The set has the look of the home of a privileged class of Britons, and costuming has a lot of looks: Charles and Ruth of elegance, Elvira as a spirit in a flowing silken gown along with glitter amid her make-up and much out-of-this-world flash and dash in the outfits of Madame Arcati.

Signs of much work by Mary Madsen and her cast surface when give-and-take among the characters reaches a rhythm in large portions of the performance. The players are into their character’s persona, with Brandon Byng fueling sparks with the playful voicings and flamboyant mannerisms as Madame Arcati.

The backstory of what everybody went through adds an appreciation of what this company accomplished.


Running time: Two hours, 50 minutes

Remaining performances: 7 p.m. May 6-7; and 1 p.m. May 8.


Creative: Playwright – Noel Coward; director – Mary Madsen; assistant director – Cheryl Folkerts; set design and decoration – Cheryl Folkerts; set construction – Alex Konen; sound and lights – Marcus Whitehouse; sound effects – Brandon Byng

Cast (in order of appearance)

Edith, the Condomine’s maid – Bailey Harkey

Ruth Condomine – Evelyn Smoot

Charles Condomine – Michael Brunner

Dr. George Bradman – Andrew Sturm

Mrs. Violet Bradman – Nicki Wood

Madame Arcati – Brandon Byng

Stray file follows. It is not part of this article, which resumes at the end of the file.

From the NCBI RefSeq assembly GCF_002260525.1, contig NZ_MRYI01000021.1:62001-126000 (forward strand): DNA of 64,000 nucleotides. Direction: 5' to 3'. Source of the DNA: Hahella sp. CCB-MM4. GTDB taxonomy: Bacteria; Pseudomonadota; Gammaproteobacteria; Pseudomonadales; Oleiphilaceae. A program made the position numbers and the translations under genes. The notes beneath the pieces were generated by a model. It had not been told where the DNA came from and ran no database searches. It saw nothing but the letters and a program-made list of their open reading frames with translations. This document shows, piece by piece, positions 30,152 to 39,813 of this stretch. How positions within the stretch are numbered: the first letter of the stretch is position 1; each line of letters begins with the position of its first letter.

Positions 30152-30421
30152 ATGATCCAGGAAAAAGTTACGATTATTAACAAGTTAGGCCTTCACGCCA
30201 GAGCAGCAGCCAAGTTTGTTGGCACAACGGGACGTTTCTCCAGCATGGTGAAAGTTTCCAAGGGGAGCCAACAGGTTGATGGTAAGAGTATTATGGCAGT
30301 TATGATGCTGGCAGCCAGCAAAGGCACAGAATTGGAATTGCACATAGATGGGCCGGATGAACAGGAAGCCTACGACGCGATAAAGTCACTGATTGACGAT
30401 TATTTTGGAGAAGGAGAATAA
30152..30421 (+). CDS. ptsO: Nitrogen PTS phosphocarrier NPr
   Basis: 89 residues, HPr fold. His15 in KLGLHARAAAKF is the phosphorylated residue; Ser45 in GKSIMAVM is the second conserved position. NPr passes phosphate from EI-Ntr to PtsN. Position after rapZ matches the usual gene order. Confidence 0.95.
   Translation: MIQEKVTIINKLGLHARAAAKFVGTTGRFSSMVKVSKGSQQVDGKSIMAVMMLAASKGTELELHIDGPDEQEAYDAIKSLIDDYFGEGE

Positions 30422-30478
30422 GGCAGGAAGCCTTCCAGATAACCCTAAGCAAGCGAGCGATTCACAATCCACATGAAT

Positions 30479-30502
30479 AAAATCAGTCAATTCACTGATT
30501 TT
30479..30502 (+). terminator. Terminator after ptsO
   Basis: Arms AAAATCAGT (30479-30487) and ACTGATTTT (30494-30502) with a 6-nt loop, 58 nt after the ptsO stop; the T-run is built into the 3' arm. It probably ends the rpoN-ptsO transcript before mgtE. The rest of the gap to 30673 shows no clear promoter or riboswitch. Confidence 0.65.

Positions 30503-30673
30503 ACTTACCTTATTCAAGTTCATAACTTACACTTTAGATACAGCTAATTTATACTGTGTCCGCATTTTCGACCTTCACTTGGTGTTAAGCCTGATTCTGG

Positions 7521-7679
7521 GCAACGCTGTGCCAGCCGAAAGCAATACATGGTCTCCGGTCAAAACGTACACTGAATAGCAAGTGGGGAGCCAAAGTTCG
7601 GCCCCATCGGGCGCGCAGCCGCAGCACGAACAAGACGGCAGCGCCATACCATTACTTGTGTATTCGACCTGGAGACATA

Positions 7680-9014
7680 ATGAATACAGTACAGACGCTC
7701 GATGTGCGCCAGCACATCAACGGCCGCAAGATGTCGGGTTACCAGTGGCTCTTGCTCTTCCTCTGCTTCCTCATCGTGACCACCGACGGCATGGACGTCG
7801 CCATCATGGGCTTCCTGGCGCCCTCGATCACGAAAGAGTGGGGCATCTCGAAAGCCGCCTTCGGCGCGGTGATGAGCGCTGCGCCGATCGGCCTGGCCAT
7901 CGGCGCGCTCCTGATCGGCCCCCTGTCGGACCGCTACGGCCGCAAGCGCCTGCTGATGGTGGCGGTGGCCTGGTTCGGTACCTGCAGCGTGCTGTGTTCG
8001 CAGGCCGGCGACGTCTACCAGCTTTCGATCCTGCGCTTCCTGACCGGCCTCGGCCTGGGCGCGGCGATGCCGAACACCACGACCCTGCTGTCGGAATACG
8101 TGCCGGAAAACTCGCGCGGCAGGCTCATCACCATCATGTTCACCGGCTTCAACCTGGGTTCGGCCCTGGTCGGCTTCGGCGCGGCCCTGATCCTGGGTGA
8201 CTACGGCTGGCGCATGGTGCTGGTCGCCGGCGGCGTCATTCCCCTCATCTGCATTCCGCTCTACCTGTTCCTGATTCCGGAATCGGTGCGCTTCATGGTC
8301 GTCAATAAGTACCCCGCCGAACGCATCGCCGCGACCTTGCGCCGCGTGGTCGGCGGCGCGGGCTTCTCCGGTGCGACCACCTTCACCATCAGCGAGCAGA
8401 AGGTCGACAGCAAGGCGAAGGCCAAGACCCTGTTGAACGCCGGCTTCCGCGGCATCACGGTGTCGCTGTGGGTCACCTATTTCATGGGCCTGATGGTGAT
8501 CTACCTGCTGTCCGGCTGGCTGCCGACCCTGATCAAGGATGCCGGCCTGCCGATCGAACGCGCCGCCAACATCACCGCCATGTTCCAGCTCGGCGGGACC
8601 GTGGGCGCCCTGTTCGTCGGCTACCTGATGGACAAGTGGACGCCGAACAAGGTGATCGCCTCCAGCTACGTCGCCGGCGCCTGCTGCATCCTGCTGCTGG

Elvira Condomine – Hailey Falish


NEXT: “Legally Blonde” musical, July 14-17, 21-24.

THE VENUE: The Mielke Arts Center was dedicated as the Mielke Theatre on Feb. 9, 1976, in the 24-acre Mielke Park on Airport Road north of Shawano in the Town of Westcott. The park includes a picturesque pond adjacent to the parking lot. The building was renamed in 1994. The Shawano County Arts Council maintains and operates the center. The theater is of the “black box” type – unadorned (cinder block walls, painted black, and cement floor, painted gray) and adaptable to the needs of a specific production. Box in the Wood Theatre Guild productions often shift from position to position in the performance space. For “Blithe Spirit,” the audience faces the south side of the building. A stage is built a foot or so above the main floor. The audience is seated on floor level in front rows, with a set of slight risers to the rear. The performance area is laid out at a near-rectangle. The production booth is up and to the left of the audience. This production is another example of how use of the space is flexible.

THE EAGLES: Right outside the entrance on the east side of the building – and up in a pine tree – is an aerie. Bald eagles keep a nest well-kempt. Sometimes they are at home when playgoers come and go. Not many theaters anyplace have a home of eagles outside their door in plain sight.

THE PEOPLE: The Mielke Family Foundation was established in 1963 by Dr. Edward F. Mielke and his wife, Beulah (Bee), together with sisters Ruth and Sarah Mielke. A native of Shawano, Dr. Mielke practiced medicine in Appleton for 60 years. Ruth Mielke presided over the library at Appleton West High School for 40 years. Sarah Mielke taught advanced mathematics at Shawano High School.